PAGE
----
Health Ministry pulls art poster discussing disability

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The Health Ministry has pulled a poster advertising an exhibition by Polish artist Artur Żmijewski's from a medicine museum it owns. The poster, featuring two naked men, one of whom one is missing a leg, would have promoted Żmijewski's Blindspots on the facade of the Riga Pauls Stradiņš Museum of the History of Medicine. 

Blindspots was unveiled on June 3. It discusses disability by way of confronting the viewers with the naked bodies of handicapped people, reported LTV.

It takes the form of 'lessons' with one, titled "The problem body" showcasing the bodies while the other, "Love Thy Neighbor" showing the disabled bodies interacting with other people.

Museum representative Juris Salaks said he doesn't consider Blindspots to be provocative as the artist is able to find the blind spots of the public by "working just like traditional Chinese acupuncturists". 

"That's why his artistic language is so loud, visible, noticeable," said Salaks. 

He said curators chose the most neutral of the pictures in the exhibition to represent it.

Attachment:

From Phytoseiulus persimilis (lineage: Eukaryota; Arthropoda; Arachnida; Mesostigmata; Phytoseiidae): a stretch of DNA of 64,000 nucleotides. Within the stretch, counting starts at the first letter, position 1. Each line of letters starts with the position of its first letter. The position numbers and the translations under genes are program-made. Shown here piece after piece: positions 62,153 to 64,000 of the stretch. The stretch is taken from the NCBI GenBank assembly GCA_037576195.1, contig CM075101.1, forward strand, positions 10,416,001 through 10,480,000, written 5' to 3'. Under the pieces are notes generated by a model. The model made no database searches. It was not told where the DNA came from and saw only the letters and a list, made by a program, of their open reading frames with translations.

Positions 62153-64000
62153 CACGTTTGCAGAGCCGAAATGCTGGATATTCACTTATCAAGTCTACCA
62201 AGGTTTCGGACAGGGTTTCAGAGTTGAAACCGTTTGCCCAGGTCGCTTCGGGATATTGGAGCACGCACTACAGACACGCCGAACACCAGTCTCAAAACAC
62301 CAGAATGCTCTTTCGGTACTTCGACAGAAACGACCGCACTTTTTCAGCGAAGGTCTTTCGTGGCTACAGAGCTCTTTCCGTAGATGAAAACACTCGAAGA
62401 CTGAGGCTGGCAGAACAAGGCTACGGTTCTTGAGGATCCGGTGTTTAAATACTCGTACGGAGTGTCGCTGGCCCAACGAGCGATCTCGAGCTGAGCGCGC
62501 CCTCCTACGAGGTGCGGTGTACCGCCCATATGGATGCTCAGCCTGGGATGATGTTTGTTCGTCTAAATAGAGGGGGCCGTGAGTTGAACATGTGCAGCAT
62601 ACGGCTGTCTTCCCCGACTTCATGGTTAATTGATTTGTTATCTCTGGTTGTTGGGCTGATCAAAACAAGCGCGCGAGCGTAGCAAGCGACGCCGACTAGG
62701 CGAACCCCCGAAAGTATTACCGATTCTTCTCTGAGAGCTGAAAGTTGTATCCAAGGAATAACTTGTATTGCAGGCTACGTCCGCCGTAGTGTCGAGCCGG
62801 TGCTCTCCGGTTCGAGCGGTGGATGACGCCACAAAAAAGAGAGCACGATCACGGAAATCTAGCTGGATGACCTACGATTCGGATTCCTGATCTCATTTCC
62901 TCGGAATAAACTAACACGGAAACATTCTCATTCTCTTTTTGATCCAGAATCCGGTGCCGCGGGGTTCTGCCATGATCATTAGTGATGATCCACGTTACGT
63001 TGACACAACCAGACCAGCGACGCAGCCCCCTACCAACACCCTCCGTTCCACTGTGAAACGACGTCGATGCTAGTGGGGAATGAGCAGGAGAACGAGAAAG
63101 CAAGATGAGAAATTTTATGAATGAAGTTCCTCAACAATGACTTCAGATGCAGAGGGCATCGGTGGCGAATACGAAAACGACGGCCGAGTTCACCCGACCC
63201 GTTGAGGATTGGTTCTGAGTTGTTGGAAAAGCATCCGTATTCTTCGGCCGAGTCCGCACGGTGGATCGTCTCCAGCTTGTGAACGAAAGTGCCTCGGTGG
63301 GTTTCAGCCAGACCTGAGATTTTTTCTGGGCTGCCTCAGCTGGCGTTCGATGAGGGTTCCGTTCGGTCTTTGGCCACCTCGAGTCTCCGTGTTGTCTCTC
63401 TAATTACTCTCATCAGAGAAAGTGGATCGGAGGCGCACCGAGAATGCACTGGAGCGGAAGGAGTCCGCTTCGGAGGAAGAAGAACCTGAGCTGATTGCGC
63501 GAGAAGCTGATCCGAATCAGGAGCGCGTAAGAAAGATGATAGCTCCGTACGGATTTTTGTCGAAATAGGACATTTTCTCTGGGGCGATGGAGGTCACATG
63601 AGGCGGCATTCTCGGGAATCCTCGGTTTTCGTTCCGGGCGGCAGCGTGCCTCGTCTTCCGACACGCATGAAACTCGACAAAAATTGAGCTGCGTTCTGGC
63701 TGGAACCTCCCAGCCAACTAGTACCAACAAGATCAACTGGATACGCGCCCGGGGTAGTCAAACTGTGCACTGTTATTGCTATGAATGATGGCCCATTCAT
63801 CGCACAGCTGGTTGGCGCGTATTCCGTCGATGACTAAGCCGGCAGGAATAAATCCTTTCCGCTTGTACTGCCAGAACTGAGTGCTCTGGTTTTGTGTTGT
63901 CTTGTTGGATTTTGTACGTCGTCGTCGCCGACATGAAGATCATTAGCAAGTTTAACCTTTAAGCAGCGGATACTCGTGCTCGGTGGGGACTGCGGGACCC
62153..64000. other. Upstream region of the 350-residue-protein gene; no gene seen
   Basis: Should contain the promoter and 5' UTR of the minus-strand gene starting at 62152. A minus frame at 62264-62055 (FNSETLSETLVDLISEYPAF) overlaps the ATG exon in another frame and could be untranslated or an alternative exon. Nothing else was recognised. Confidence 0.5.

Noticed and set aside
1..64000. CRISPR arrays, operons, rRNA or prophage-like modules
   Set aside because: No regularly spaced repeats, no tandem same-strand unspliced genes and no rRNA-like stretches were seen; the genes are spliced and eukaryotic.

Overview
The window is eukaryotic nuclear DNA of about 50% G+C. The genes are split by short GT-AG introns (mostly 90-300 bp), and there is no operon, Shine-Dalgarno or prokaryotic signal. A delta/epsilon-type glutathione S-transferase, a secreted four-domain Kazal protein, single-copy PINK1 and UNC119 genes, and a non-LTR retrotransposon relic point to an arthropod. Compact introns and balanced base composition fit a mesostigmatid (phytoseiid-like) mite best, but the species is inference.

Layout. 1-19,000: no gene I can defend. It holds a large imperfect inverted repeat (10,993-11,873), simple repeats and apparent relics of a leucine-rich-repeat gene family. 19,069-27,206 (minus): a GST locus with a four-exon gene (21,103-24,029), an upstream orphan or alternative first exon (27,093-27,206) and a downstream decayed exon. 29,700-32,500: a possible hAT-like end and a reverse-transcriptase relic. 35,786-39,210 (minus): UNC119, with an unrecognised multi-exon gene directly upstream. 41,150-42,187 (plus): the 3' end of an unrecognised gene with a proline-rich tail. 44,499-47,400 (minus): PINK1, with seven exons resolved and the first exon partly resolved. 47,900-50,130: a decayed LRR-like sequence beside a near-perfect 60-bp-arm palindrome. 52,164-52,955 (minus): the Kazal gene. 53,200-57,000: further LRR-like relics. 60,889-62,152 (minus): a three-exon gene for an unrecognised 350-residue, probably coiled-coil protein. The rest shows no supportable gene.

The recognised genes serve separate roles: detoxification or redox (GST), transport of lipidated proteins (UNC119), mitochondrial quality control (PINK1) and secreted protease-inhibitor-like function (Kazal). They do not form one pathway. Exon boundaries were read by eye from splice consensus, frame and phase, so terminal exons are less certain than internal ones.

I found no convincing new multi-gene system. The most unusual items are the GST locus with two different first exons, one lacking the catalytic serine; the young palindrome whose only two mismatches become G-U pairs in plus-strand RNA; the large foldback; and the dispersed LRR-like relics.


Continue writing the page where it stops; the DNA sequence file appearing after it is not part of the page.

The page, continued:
Meanwhile the Health Ministry is reticent over its decision.

"The visuals of the poster were quite provocative and equivocal," said ministry representative Oskars Šneiders. He added that no other events surrounding the exhibition were affected by the decision.

Meanwhile Jurģis Briedis, a representative of the Apeirons association called this move "narrow-minded" and questioned as to how exactly this person is different from models routinely featured on similar posters.

Organizers hope the Health Ministry will change its mind by late September when the exhibition is slated to end.

Previously the Pauls Stradiņš Museum of the History of Medicine courted controversy with a hilariously presented but macabre exhibition on death masks. 

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